One of the largest sex differences in human behavior is sexual orientation—on average males tend to be attracted to females whereas females tend to be attracted to males, with only 2–10% of the population same-sex oriented1. One theory of sexual orientation is the neuroendocrine hypothesis2, based on the findings that among mammalian species studied in the lab, androgens in early development organize masculine sexual preferences in adulthood. To test whether prenatal androgens are associated with human sexual orientation, an approximate retrospective measure of prenatal androgen, the ratio of the length of the index finger (2D) divided by the length of the ring finger (4D), has been measured among men and women with a same-sex sexual orientation and compared to heterosexual counterparts. The literature has been consistent for female sexual orientation—lesbians have a lower (more male-typical) 2D:4D than heterosexual women in numerous studies and two meta-analyses3. A role for prenatal androgens may be particularly pertinent for gender nonconforming lesbians—self-identified “butch” lesbians have a lower digit ratio than self-identified “femme” lesbians. In contrast, the data do not support a role for prenatal androgens in the development of differences in sexual orientation among men, as concluded by the same two meta-analyses4,5.

Given the association with 2D:4D and gender roles among female sexual orientation, we hypothesized that a subset of gay men who are more gender nonconforming may show a larger, less male-typical, 2D:4D than more gender conforming gay men. A growing body of work indicates that anal sex role (ASR) preferences may serve as a proxy for subgroups of gay men who differ in development and gender conformity6,7,8,9. Thus, in the present study we asked whether gay men with different ASR preferences may differ in 2D:4D. We hypothesized that gay men with a Bottom ASR (receptive), who tend to be more gender nonconforming (GNC), would have a higher (more female-typical) average digit ratio than ASR Tops (insertive), who tend to be more gender conforming. We predicted that gay men with a Versatile ASR preference (i.e., preference for insertive and receptive) would be intermediate between these two groups in both GNC and 2D:4D.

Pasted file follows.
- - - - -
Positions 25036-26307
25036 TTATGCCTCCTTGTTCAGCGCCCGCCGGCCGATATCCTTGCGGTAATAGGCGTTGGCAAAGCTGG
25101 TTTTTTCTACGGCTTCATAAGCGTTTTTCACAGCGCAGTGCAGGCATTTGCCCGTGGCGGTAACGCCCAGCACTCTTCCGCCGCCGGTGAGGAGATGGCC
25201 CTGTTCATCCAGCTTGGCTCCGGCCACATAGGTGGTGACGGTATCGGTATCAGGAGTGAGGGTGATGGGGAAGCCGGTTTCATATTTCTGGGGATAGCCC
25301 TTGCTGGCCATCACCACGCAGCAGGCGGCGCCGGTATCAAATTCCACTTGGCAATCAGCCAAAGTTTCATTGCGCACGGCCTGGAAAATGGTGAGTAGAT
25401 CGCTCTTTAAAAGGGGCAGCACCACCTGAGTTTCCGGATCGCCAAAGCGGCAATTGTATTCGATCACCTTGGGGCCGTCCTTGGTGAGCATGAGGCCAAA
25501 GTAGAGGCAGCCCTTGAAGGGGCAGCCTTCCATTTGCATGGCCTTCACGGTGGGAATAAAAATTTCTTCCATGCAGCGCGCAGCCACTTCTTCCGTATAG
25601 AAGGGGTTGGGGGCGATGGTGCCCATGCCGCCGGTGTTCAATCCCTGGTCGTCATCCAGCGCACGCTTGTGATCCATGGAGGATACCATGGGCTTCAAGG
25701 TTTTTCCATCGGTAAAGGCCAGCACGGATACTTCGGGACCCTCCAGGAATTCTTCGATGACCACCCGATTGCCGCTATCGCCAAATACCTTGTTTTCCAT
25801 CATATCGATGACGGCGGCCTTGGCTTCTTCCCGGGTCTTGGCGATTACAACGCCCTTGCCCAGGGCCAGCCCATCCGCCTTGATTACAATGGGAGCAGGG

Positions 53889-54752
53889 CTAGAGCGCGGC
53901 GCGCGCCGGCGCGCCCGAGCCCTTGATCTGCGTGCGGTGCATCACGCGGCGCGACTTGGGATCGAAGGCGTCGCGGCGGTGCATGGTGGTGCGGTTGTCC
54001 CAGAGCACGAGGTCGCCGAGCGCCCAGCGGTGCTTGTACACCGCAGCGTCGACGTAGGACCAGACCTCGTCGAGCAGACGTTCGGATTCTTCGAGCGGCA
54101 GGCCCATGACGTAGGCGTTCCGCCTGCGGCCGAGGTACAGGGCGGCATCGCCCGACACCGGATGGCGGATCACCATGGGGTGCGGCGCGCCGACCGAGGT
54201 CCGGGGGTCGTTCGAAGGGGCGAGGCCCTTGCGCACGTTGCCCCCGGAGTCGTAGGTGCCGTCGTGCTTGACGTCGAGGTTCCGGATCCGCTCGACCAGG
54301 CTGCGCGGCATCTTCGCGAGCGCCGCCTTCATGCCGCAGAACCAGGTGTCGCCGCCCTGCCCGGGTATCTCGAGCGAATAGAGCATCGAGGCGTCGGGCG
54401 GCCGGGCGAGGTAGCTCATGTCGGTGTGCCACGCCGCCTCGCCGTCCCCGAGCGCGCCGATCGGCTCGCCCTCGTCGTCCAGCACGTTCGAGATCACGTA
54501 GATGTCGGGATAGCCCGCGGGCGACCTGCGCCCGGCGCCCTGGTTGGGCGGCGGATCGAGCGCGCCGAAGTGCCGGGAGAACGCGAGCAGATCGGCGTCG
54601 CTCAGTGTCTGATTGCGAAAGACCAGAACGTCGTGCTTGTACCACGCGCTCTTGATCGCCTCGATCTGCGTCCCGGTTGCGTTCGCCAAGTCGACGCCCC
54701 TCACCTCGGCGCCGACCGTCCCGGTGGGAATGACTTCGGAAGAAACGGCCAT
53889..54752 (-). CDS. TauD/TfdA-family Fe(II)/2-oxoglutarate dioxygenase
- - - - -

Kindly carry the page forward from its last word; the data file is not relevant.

Participants were recruited via local public events in Lansing MI USA (Pride 2017), Charlotte MI USA (Frontier Days 2017), Chicago IL USA (Pride Fest 2017), Palm Spring CA USA (Pride 2018) and Toronto ON Canada (Pride 2017). Researchers had a booth at each event and as attendees passed by, they were asked if they would be interested in participating in our study. Prospective participants were informed they would be asked to fill out an anonymous survey asking about their sexual preferences, gender traits and other demographic information, as well as be requested to provide a saliva sample and photocopy of their hands, and offered a lottery scratcher ticket as a reward. We recruited a total of 694 participants, 407 of which completed the focal measures in this study (i.e., GNC and digit ratios); of this total, 259 were male and 149 self-identified as gay men [i.e., (1) indicated that they were assigned male at birth, (2) identify with male gender, (3) identify as gay and 4) report an exclusive attraction to males in the last year], 125 of which indicated their ASR preferences, and 122 indicated their ASR behavior. Of the 125 participants included in this study (i.e., gay men who indicated their ASR preference), ages ranged from 19 to 71 (M = 39.3; SD = 14.1), and the ethnicity of participants was primarily Caucasian: 96 Caucasian, 2 Black, 6 Asian, 1 Aboriginal, 10 Latin American, 2 Arab, and 9 did not respond. Informed consent was obtained from all participants and all procedures were approved by and followed the guidelines and regulations set out by the Michigan State University ethics review board.

ASR preference and behavior

On the survey, participants were asked about their ASR preferences with the following question “If you engage in and/or fantasize about anal sex, which role do you prefer (or fantasize about)?” Options provided included Bottom, Versatile, Top and I decline to answer. Next, participants were asked about which ASR they typically engage in (i.e., ASR behavior): “If you engage in anal sex, which role do you usually take?” Options provided included Bottom, Versatile, Top, Not sufficient experience with anal sex to answer and I decline to answer.

Digit ratios